Monday, 8 May 2017

Theories of Surplus Value, Part I, Chapter 4 - Part 63

““Only the net product,” says Ganilh, “and those who consume it form its” (the State’s) “wealth and its power, and contribute to its prosperity, its glory and its grandeur” (l.c., p. 218).” (p 222)

The net product is the surplus product. That is what is left after the commodities required to reproduce the constant capital and variable capital have been deducted from the Gross Product.

“Ganilh further cites Say’s notes to Constancio’s translation of Ricardo [Principles,] Chapter XXVI, where Ricardo says that if a country has 12 million [inhabitants], it would be more advantageous for it if 5 million productive labourers labour for the 12 million, than if 7 million productive labourers labour for the 12 million. In the first case the net product consists of the surplus-produce on which the 7 million who are not productive live; in the other, of a surplus-produce for 5 million.” (p 222)

In other words, the society with 5 million productive workers must be at a higher level of development, because its productivity is such as to be able to produce a larger surplus product with 5 million workers than the other can produce with 7 million workers.

Marx quotes Say,

““This is quite like the doctrine of the Economists of the eighteenth century, who maintained that manufactures in no way helped towards the wealth of the State, because the wage-earning class, consuming a value equal to that which they produce, contribute nothing to their famous net product.”” (p 222)

By "Economists" here, Say means the Physiocrats. The Physiocrats, as we have seen, believed that it was only agricultural labour that was productive. They believed that the manufacturers (within which they did not distinguish between workers and capitalists) only took the product of agriculture as means of production, and as food, and changed its form, thereby creating no new value.

Ganilh wrote,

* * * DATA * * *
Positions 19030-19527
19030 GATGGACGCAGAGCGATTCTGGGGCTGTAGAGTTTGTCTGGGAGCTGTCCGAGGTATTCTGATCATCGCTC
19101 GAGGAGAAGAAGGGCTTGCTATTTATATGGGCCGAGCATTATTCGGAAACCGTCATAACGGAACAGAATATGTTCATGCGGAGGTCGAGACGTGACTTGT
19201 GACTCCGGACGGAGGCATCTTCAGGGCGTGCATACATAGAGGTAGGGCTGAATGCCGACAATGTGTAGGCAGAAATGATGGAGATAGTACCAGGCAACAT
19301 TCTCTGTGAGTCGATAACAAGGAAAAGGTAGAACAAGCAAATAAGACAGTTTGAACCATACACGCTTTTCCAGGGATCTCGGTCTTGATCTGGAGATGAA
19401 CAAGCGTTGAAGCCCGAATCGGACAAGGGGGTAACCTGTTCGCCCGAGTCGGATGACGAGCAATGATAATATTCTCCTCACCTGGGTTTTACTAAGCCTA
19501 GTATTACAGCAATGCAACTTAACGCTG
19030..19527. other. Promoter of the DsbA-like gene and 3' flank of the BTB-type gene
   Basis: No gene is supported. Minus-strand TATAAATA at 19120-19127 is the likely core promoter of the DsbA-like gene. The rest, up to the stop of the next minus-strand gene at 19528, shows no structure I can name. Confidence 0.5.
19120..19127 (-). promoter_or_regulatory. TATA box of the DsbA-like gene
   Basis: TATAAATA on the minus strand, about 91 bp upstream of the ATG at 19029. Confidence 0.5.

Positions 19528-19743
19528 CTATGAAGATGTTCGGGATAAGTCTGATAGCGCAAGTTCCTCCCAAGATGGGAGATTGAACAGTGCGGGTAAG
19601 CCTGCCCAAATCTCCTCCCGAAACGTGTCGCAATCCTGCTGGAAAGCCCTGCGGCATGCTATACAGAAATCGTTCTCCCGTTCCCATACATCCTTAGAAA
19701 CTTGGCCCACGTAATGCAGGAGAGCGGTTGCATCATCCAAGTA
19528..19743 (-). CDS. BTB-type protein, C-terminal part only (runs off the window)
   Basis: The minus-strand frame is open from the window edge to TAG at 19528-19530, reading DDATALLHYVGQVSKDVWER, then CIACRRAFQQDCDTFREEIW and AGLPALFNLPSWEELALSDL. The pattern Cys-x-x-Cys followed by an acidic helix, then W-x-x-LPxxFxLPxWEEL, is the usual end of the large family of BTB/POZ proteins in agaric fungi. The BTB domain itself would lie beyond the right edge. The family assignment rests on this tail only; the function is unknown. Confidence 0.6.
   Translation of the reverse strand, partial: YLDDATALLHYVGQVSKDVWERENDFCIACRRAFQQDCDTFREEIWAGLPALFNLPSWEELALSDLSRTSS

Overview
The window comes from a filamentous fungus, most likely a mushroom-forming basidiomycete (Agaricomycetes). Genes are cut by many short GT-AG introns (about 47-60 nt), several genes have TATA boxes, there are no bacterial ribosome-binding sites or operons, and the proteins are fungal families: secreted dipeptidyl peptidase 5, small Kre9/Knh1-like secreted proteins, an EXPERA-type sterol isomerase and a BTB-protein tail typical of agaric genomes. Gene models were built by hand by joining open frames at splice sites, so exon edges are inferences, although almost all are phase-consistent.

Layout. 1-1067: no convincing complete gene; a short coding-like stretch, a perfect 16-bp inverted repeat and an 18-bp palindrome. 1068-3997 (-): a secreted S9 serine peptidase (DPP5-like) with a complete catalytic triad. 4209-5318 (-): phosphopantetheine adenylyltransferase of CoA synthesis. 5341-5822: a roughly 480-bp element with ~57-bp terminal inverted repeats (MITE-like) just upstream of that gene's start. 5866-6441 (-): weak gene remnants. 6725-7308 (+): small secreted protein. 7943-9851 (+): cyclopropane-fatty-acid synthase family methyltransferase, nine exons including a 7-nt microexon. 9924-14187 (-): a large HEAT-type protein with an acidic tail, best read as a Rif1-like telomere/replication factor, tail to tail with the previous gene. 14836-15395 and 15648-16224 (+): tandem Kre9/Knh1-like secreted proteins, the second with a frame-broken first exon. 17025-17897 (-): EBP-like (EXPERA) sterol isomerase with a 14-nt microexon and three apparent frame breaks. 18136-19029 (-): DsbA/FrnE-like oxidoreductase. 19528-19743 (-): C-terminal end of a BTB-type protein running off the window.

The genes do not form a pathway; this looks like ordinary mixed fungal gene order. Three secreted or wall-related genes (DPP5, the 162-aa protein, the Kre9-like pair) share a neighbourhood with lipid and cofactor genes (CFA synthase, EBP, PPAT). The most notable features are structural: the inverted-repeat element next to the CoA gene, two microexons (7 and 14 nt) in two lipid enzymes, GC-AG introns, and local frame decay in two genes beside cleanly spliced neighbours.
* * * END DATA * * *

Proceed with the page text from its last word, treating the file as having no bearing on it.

“It is not easy to see any connection between the Economists’ assertion that the industrial class consumes a value equal to that which it produces and the doctrine of Mr. Ricardo, that the wages of labourers cannot be counted in the revenue of a State.” (p 222)

But, Marx points out that again Ganilh misses the point. Unlike the Physiocrats, Ricardo understood that the manufacturers comprised wage-workers and capitalists, and the former produced surplus value for the latter, just as much as the agricultural labourers produced a surplus value that took the form of a profit for the farmer and rent for the landlord – even though the distinction between the two was blurred where the farmer was the landlord.

The Physiocrats are wrong in believing that the wage workers only produce what they consume. They believe this because their conception of value is based on use value rather than labour. In other words, their conception of surplus value is the production of a surplus product, whereby more use values exist at the end of the process than went into it. They see the difference as being due solely to a free gift from nature, in the fertility of the land.

But, in reality, the surplus value arises not from this free gift from nature, but from the fact that the wage worker produces more than they consume. The agricultural worker produces more use values – food in the form of different crops – than they consume. For, so long as production and consumption is more or less limited within these bounds, the definition of value, in terms of use value, is practically the same as its definition in terms of labour.

The proportion of the use values produced, which must be consumed is here, effectively the same as the proportion of the day/year required to produce these wage goods, relative to the working day/year. But, when we consider production on a wider scale then it is the value created by labour, in excess of the value of that labour-power, which reveals the true nature of surplus value. The wage worker whether an agricultural worker or an industrial worker receives a wage equal to the value of their labour-power, i.e. equal to the value of the commodities required for their reproduction.

Those commodities do not just comprise agricultural products, but equally comprise the products of industry, as well as various forms of services, such as education etc. The value of these commodities is equal to the labour-time required for their production. But, the surplus value arises precisely because the workers who produce all of these various commodities only receive a portion of them back as wages. The value they create by their labour exceeds the value of their labour-power, paid to them as wages.

“But when Ricardo says that profits and rents form this surplus and are consequently the only wealth, in spite of his difference from the Physiocrats, he agrees with them in thinking that only the net product, the product in which the surplus-value exists, forms the national wealth; although he has a better understanding of the nature of this surplus. For him, too, it is only the part of the revenue which is in excess of wages. What distinguishes him from the Economists is not his explanation of the net product, but his explanation of wages, under which category the Economists wrongly also include profits.” (p 223)

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